Progress for Orcas, but Horses Still at Risk
The House started in on the annual agriculture spending bill yesterday, and began debate on a number of amendments. The appropriations bill already includes a provision, approved by a bipartisan vote in committee, preventing the use of funds to inspect horse slaughter plants in the U.S. for human consumption, and continuing the current prohibition in existing law that blocks domestic horse slaughter plants from opening. Rep. Markwayne Mullin, R-Okla., announced that he will offer multiple amendments to strike or weaken the anti-horse slaughter provision, seeking to clear the way for equine abattoirs on U.S. soil.
Those amendments did not come up yesterday, but will likely come up when discussion of the bill resumes next week. Between now and then, we need every animal advocate and horse lover to contact their U.S. representative at (202) 225-3121, and urge them to vote “No” on the Mullin amendments to allow horse slaughter.
The horse slaughter industry is a predatory, inhumane enterprise. It doesn’t “euthanize” old horses, but precisely the opposite: “killer buyers” purchase young and healthy horses, often by misrepresenting their intentions, and kill them to sell the meat to Europe and Japan. Americans do not consume horse meat, and our nation’s limited agency resources and inspectors should not be diverted from the important current duties of protecting the food supply for U.S. consumers.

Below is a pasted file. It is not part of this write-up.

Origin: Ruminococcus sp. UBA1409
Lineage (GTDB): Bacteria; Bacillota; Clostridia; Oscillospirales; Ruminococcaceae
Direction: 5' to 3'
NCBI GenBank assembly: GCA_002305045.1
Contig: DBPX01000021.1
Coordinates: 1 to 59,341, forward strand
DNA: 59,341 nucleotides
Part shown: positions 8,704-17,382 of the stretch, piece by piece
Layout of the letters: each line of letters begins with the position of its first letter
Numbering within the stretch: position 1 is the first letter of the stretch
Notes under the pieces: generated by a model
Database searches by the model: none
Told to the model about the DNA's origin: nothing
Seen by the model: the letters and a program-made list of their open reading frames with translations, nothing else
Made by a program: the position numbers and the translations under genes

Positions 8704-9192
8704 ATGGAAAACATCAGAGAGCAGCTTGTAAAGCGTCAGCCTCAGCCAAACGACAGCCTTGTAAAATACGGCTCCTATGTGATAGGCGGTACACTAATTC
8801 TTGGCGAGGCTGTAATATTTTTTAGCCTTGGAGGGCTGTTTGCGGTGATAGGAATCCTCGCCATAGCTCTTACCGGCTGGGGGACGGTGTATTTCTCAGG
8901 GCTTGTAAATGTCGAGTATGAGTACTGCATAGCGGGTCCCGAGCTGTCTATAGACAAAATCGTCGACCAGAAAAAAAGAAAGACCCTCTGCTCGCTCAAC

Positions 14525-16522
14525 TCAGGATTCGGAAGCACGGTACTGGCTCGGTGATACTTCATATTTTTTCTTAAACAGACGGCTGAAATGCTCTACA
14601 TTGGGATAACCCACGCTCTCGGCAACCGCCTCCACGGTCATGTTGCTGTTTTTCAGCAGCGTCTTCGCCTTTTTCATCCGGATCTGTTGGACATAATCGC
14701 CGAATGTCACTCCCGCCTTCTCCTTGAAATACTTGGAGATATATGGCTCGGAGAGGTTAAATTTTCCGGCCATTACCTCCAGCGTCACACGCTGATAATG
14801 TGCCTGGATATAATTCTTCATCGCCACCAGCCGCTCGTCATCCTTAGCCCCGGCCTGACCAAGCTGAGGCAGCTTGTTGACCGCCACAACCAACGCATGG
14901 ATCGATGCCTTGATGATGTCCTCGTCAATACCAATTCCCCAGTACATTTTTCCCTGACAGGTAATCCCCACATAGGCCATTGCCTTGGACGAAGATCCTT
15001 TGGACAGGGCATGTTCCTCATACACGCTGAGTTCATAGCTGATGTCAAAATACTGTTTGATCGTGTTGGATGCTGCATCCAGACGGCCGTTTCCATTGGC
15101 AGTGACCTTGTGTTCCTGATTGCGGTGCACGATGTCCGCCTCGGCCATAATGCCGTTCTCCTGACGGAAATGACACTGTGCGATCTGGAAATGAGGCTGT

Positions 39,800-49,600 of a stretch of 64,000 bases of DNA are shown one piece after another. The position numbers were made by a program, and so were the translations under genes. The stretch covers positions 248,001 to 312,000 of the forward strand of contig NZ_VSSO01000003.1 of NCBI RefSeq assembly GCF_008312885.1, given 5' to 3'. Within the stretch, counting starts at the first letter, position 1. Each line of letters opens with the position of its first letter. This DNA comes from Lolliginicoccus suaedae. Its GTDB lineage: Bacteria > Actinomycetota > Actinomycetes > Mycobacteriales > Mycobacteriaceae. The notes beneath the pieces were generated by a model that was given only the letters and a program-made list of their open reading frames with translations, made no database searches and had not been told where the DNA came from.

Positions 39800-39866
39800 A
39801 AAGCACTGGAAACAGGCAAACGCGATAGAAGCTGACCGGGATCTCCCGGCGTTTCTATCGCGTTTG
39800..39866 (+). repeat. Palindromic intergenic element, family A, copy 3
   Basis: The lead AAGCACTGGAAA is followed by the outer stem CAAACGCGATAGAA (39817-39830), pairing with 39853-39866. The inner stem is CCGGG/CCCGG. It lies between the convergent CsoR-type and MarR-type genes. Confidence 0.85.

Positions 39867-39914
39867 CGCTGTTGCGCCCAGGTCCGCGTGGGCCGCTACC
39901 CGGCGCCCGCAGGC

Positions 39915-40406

The House did take up one pro-animal amendment yesterday, offered by Reps. Adam Schiff, D-Calif., and Jared Huffman, D-Calif., directing the U.S. Department of Agriculture to study the effects of captivity on marine mammals and carry out a much-needed update of its Animal Welfare Act regulations for captive orcas and cetaceans. The amendment passed by voice vote, and sends a strong message to USDA that it must finalize these rules on marine mammal captivity that have been languishing for nearly 20 years.
USDA recognized the need to update the regulations in 1995 and issued partial rules in 2001, but left many of the remaining regulatory provisions unaddressed. During this time, captive marine mammals in U.S. facilities have continued to endure conditions that are often woefully inadequate for the species’ physical and behavioral needs, as established by a substantial body of research. The HSLF and The HSUS have been urging USDA to quickly issue and finalize new rules, and we hope such rules would increase minimum space requirements, establish species-specific ambient temperature ranges, consider the effect of noise on animals, prohibit contact between marine mammals and the public, require appropriate compatible groupings of the same species, and mandate rigorous and complete water quality testing.
As countries around the world—including Chile, Costa Rica, India and the United Kingdom—choose to restrict or ban outright the public display of many marine mammal species, it is unconscionable that the U.S. has delayed updating care and maintenance regulations that are now decades behind the science.
It’s an important step forward for captive marine mammals, and one on which we can take positive action. But we must now redouble our efforts to preserve the anti-horse slaughter language we’ve fought for when the House resumes work on this bill next week.